Watch the spacewalk on NASA TV and on the agency’s website.

Follow @space_station on Twitter for updates online. Learn more about the International Space Station online, including additional information about the current crew members.

NASA Astronauts Continue the Series of Spacewalks for Power Upgrades

 

NASA astronauts Christina Koch and Andrew Morgan
NASA astronauts Christina Koch and Andrew Morgan are today’s spacewalkers.

Expedition 61 Flight Engineers Andrew Morgan and Christina Koch of NASA will continue the series of spacewalks outside of the International Space Station at about 7:50 a.m. EDT to upgrade the station’s solar array batteries. Watch the spacewalk coverage now on NASA TV and the agency’s website.

This is the second of five battery replacement spacewalks in October. Koch and Morgan performed the first spacewalk on Oct. 6. This series of spacewalks is dedicated to replacing batteries on the far end of the station’s port truss. The existing nickel-hydrogen batteries will be upgraded with newer, more powerful lithium-ion batteries transported to the station aboard the Japanese H-II Transfer Vehicle, which arrived Saturday, Sept. 28. These spacewalks continue the overall upgrade of the station’s power system that began with similar battery replacement during spacewalks in January 2017.

This will be the 220th spacewalk in support of space station assembly and maintenance. Morgan will be designated extravehicular crewmember 1 (EV 1), wearing the suit with red stripes. Koch will be designated extravehicular crew member 2 (EV 2), wearing the suit with no stripes. Morgan’s helmet camera will carry the number 18 and Koch’s helmet camera will carry the number 11.

NASA is preparing to conduct as many as 10 spacewalks in the next three months, a pace that has not been experienced since International Space Station assembly was completed in 2011. Both the crew and the equipment they need has been prepared to meet this demand.

The next spacewalks dedicated to the battery upgrades are scheduled on Oct. 16, 21 and 25.

After completion of the battery spacewalks, the second half of this sequence of spacewalks will focus on repairs to the space station’s Alpha Magnetic Spectrometer. Dates for those spacewalks still are being discussed, but they are expected to begin in November.

All of the U.S. segment crewmembers that will be in space during this time – Christina Koch, Jessica Meir, Andrew Morgan and Luca Parmitano – are expected to take part in conducting the spacewalks.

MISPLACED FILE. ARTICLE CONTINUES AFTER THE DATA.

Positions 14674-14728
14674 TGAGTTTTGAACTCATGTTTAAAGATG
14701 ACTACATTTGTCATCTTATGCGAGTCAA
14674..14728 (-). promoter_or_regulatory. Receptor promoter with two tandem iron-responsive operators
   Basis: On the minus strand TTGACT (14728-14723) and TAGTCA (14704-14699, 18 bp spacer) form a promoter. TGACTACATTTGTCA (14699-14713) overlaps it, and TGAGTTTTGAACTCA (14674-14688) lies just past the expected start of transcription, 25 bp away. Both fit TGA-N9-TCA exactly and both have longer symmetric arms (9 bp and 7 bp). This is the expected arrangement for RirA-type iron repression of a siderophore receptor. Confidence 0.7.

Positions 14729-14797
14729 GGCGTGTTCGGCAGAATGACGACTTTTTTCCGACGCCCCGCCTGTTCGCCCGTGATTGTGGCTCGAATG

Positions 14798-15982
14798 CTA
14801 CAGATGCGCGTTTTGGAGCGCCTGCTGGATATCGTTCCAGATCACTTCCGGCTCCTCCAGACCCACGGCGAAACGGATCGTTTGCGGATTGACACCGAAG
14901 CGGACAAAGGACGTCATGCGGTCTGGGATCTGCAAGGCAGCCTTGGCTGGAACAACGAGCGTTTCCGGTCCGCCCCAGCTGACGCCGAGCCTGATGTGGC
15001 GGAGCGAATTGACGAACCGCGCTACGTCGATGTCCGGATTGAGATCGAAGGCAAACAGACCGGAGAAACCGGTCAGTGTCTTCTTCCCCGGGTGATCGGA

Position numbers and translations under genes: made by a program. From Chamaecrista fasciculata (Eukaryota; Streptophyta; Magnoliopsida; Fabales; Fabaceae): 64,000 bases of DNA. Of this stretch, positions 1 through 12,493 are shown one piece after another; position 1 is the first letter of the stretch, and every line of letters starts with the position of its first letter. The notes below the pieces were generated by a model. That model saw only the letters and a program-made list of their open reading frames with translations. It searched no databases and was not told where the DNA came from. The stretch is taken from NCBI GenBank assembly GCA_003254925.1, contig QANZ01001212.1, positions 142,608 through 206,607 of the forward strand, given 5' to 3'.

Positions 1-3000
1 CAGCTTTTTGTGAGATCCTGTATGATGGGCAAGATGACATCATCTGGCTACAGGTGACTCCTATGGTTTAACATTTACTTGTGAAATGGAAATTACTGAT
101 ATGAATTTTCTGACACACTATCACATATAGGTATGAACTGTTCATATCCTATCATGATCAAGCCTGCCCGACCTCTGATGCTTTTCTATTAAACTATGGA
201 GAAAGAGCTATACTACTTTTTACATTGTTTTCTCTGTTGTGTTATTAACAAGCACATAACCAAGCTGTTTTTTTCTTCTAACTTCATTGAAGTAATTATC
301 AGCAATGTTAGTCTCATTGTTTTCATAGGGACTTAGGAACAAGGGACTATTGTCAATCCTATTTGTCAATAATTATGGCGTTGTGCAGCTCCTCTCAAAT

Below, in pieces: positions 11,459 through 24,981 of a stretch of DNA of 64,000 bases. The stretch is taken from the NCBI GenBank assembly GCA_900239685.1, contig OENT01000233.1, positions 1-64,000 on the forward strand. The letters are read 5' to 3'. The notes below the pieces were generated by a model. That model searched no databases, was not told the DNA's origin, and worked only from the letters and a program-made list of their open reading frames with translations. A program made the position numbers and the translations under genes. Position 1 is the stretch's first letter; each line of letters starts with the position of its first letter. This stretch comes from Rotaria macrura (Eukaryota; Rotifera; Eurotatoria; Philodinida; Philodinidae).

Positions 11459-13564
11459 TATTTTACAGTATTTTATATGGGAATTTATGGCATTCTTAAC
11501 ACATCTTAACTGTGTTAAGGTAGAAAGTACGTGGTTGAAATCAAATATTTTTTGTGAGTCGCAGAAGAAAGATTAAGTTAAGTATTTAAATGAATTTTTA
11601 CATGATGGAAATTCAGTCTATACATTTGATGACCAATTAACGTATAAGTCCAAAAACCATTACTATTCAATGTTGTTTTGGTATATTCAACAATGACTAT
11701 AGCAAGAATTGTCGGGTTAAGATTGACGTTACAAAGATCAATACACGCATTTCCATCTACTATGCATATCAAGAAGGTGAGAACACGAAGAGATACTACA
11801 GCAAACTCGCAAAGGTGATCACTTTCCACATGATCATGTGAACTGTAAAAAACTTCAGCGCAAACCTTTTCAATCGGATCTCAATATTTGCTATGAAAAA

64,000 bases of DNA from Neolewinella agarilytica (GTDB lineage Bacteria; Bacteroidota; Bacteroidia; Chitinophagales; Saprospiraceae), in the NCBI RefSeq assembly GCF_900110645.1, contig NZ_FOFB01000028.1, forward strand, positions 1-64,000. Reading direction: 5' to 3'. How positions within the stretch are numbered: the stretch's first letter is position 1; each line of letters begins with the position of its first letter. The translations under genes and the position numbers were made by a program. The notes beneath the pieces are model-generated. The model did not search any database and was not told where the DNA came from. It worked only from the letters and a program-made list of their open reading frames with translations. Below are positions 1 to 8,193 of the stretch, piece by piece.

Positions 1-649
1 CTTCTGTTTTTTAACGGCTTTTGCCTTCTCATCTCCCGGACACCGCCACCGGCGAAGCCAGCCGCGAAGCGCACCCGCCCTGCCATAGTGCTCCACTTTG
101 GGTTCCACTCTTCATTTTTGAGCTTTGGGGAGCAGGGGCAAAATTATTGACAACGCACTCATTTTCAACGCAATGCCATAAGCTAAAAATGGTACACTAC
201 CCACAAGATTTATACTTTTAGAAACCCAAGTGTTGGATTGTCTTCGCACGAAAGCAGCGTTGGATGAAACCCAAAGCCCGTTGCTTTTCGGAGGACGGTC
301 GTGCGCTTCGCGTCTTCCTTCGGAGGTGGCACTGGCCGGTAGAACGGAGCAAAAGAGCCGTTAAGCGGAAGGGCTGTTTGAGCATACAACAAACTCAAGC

Space Biology, Human Research Day Before Spacewalk

NASA astronauts Andrew Morgan (left) and Christina Koch (right) are suited up in U.S. spacesuits inside the Quest airlock for the first of five planned spacewalks that took place on Oct. 6, 2019. Image Credit: NASA
NASA astronauts Andrew Morgan (left) and Christina Koch (right) are suited up in U.S. spacesuits inside the Quest airlock for the first of five planned spacewalks that took place on Oct. 6, 2019. Image Credit: NASA

Two astronauts will suit up Friday morning for the second spacewalk in a series of five this month to upgrade International Space Station power systems. In the meantime, the duo and the rest of the Expedition 61 crew are staying on top of ongoing microgravity research today aboard the orbiting lab. 

NASA Flight Engineers Andrew Morgan and Christina Koch split their time today between researching space biology and preparing for tomorrow’s spacewalk. Morgan observed and photographed protein crystals in a microscope to support cancer research. Koch explored sequencing the DNA of microbes living on the station. 

The duo also worked inside the Quest airlock to ready their spacesuits, tools and tethers before they exit into the vacuum of space Friday at 7:50 a.m. EDT. They will continue swapping out the station’s large nickel-hydrogen batteries with newer, more powerful lithium-ion batteries. NASA TV begins its live coverage at 6:30 a.m. 

Commander Luca Parmitano and Flight Engineer Jessica Meir set up an exercise cycle for an aerobic fitness test today. Meir strapped herself on the bike while attached to a variety of sensors for an hour-and-a-half exercise session. Flight surgeons use these evaluations to determine an astronaut’s physiological health before, during and after a flight. She also studied how blood flow to the brain adjusts in microgravity. 

Cosmonauts Alexander Skvortsov and Oleg Skripochka continued testing a unique negative pressure suit for its ability to reverse the space-caused upward flow of fluids such as blood in astronaut’s bodies. The veteran station pair also worked on a variety of Russian life support and communications systems.

Crew Relaxes Day Before Spacewalk Preps and Cancer, DNA Research

Astronauts assist spacewalkers in the Quest airlock
NASA astronauts Andrew Morgan (left) and Christina Koch (right) are suited up in U.S. spacesuits on Oct. 6, 2019. In the center, NASA Flight Engineer Jessica Meir and Commander Luca Parmitano of ESA (European Space Agency) assist the spacewalking duo.

Four of the six Expedition 61 crewmembers are relaxing today before ramping up final preparations for Friday’s spacewalk. The two cosmonauts maintained their normal schedule of Russian science and maintenance activities.

NASA astronauts Andrew Morgan and Christina Koch have cleared their schedule for a well-deserved rest day and are taking it easy aboard the International Space Station. Commander Luca Parmitano and fellow NASA Flight Engineer Jessica Meir also had the day off. All four astronauts will get back to work Thursday with final preparations for their second spacewalk this month.

Morgan and Koch will not only ready their U.S. spacesuits for Friday’s spacewalk, they will also research cancer therapies and microbial DNA sequencing. Parmitano will assist the duo with the spacesuit preparations and help Meir with an aerobic fitness evaluation.

The two cosmonauts stayed busy today in the Russian segment of the orbiting lab. Flight Engineers Alexander Skvortsov and Oleg Skripochka split their time between microgravity research and station maintenance. Skvortsov explored how leg veins adapt to weightlessness before checking on station air conditioning and smoke detectors. Skripochka explored pain sensitivity in space and shared a moment with ham radio operators on the ground for an educational opportunity.